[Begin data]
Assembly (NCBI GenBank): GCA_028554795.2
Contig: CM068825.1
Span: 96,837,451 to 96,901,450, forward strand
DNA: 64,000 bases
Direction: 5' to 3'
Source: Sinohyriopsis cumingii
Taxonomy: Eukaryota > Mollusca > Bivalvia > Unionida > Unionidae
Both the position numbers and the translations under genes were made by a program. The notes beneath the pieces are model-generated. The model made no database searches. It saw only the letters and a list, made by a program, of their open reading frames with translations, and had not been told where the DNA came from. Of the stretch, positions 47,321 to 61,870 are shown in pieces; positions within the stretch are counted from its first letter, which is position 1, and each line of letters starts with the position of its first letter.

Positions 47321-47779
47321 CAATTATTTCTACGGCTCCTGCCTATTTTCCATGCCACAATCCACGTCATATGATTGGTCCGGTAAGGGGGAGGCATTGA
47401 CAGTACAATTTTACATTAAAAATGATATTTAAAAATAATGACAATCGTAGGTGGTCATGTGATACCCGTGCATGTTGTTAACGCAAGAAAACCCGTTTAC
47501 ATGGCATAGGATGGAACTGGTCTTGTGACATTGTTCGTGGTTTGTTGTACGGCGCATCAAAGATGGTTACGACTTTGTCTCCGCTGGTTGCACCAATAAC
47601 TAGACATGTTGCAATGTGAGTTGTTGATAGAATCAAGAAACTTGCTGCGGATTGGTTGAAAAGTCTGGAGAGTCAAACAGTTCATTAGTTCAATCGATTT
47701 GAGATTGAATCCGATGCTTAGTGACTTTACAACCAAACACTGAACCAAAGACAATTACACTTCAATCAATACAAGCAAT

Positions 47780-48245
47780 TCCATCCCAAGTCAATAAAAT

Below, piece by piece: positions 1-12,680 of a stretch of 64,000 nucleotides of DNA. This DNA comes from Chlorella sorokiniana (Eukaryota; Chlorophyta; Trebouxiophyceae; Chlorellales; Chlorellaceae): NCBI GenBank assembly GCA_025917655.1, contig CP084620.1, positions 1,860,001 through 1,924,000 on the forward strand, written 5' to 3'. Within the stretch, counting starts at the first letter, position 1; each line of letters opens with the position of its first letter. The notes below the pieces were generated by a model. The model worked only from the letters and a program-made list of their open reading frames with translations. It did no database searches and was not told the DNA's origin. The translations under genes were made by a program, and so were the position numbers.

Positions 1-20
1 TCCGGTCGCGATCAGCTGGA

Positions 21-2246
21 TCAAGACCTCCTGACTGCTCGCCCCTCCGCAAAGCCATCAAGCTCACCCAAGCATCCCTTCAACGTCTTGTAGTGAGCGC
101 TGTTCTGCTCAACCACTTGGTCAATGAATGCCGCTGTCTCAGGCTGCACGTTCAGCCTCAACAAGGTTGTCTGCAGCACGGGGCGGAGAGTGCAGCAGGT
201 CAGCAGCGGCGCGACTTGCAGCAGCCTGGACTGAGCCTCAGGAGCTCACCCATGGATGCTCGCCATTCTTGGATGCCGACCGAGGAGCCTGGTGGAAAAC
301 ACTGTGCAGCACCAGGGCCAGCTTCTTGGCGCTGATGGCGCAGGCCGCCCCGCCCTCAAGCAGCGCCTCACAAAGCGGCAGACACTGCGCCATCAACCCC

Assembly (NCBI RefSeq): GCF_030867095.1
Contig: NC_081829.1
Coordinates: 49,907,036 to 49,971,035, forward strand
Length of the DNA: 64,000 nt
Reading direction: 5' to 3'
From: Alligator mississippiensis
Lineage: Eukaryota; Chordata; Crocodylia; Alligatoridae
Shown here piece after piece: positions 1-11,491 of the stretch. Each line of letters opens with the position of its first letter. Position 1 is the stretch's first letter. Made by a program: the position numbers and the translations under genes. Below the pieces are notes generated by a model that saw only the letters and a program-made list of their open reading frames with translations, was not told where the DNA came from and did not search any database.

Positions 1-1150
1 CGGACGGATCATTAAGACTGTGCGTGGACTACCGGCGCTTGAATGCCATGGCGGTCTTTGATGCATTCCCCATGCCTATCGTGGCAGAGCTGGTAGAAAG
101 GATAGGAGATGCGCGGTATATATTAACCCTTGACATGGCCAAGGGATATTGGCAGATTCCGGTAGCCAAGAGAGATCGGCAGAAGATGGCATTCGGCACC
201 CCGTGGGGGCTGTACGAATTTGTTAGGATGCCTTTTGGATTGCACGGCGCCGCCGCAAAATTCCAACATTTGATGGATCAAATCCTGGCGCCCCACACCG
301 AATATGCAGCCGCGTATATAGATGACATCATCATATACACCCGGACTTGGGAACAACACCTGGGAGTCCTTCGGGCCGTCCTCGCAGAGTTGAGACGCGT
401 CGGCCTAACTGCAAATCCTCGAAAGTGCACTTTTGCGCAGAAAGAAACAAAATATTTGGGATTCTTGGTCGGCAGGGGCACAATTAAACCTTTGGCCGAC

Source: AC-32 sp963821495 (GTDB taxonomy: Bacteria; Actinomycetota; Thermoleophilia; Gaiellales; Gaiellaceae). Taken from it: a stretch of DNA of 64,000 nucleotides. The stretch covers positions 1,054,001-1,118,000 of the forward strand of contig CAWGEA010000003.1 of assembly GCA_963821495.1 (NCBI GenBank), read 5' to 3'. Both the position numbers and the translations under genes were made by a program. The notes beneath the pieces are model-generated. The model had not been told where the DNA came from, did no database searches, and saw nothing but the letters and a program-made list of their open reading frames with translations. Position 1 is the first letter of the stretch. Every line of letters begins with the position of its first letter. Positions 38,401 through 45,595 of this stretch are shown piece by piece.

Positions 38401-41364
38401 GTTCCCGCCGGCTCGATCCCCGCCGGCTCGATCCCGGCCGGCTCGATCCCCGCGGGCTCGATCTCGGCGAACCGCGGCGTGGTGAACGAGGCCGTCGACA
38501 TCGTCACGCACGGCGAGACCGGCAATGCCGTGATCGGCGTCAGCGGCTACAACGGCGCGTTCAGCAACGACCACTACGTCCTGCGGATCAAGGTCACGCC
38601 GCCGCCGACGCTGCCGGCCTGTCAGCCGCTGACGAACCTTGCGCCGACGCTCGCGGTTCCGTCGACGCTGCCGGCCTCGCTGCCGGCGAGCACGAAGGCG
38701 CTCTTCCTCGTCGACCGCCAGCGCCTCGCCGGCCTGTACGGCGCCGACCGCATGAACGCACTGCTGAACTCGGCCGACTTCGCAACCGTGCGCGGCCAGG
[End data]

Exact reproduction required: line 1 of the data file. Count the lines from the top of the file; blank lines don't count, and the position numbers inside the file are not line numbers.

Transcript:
Assembly (NCBI GenBank): GCA_028554795.2